- Broken business processes are impeding development and pushing employees to look elsewhere for work, said Nintex, an intelligent process automation firm. The company's new study, Definitive Guide to Corporate America's Most Broken Processes, found that more than half of employees in the 1,000 companies surveyed say their employers don't define or follow a process for career development, and 67% say their employers' broken processes are barring them from reaching their full potential.
- Nintex said this lack of clarity stresses the employer/employee relationship. According to Nintex CEO Eric Johnson, undefined career development paths result in poor performance reviews, keeping employees from doing their best work and forcing them to look for a new job, the study shows.
- Among the broken processes cited by respondents are: 1) technology troubleshooting; 2) access to documents and tools that foster good performance; 3) annual performance reviews; 4) promotions; and 5) employee onboarding.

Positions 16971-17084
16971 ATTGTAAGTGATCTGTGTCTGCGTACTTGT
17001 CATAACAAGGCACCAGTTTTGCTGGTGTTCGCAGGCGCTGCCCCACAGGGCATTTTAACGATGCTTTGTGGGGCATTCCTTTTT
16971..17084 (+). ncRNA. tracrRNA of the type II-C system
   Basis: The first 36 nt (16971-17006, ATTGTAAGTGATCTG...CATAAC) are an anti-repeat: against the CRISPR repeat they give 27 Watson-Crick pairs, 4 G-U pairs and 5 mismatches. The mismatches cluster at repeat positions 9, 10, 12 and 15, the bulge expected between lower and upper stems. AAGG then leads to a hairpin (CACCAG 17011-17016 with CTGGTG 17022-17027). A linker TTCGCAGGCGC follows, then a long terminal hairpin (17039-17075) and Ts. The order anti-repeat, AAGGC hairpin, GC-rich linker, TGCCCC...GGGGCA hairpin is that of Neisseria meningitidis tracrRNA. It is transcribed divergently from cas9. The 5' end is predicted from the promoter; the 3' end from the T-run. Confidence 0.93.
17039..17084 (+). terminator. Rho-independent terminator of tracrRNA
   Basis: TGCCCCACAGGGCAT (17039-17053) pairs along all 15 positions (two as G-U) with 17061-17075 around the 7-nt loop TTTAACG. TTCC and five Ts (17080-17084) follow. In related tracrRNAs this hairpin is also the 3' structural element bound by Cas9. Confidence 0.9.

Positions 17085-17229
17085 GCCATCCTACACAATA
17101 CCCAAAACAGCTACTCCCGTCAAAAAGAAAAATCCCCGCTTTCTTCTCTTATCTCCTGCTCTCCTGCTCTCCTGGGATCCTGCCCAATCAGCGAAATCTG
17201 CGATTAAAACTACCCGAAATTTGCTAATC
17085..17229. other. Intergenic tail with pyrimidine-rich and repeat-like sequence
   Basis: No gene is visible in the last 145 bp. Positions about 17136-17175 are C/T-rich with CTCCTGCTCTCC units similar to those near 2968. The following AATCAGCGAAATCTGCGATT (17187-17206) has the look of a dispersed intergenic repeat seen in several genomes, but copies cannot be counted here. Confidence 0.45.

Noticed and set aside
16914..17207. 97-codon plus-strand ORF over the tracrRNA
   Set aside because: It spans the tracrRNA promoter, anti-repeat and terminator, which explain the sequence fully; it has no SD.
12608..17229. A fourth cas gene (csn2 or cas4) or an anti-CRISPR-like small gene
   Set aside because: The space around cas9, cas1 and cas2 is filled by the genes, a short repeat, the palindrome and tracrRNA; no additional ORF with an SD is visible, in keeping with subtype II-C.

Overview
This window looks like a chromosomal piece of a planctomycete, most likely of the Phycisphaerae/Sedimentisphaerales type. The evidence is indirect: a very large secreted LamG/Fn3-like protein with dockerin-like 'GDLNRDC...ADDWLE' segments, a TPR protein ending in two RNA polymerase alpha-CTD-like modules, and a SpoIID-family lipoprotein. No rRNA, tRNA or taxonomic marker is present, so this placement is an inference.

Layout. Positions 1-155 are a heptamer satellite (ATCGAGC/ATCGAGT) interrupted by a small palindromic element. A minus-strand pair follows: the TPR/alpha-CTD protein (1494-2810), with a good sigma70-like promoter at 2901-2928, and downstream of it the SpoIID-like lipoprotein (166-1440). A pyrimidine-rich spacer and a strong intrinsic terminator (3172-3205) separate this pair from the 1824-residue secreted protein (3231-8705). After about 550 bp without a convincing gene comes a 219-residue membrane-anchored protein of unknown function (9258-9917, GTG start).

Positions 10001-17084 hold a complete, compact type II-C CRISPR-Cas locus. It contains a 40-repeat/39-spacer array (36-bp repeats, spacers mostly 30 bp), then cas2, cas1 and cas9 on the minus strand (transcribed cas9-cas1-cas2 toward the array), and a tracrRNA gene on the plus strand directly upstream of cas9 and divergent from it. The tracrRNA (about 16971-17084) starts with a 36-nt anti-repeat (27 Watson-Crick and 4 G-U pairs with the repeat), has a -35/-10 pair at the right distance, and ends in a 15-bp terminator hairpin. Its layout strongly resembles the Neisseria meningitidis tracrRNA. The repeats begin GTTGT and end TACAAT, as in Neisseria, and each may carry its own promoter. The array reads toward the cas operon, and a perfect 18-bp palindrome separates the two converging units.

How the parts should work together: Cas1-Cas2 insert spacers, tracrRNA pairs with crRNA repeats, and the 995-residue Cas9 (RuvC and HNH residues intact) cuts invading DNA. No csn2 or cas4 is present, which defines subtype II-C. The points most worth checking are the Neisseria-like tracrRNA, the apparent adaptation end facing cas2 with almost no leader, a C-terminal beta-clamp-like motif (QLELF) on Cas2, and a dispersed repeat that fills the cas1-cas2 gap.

HR oversees most of the processes described in the study as broken; IT, on the other hand, is responsible for keeping technology functional. The two departments can work together in the interest of engaging and retaining employees to make sure processes are operating as they should be on a technical level.
But HR must also ensure employees feel empowered to use the tech in ways that make their work more accessible, not less. Bad tech backing up employee review or feedback processes can make those experiences worse for everyone, as the study implies, which can have a spiraling effect on engagement.
Bad processes, generally, are a challenge for HR right now, which has to match the agility of the rest of the organization as businesses undergo changes to meet disruption, be it from automation or the skills gap. To truly create strong processes, HR has to know who works for them and endeavor to become more people-oriented through a more personalized approach. The HR function, as it stands, is at a crossroads — and the way forward will likely require blending good tech with a human-centered approach.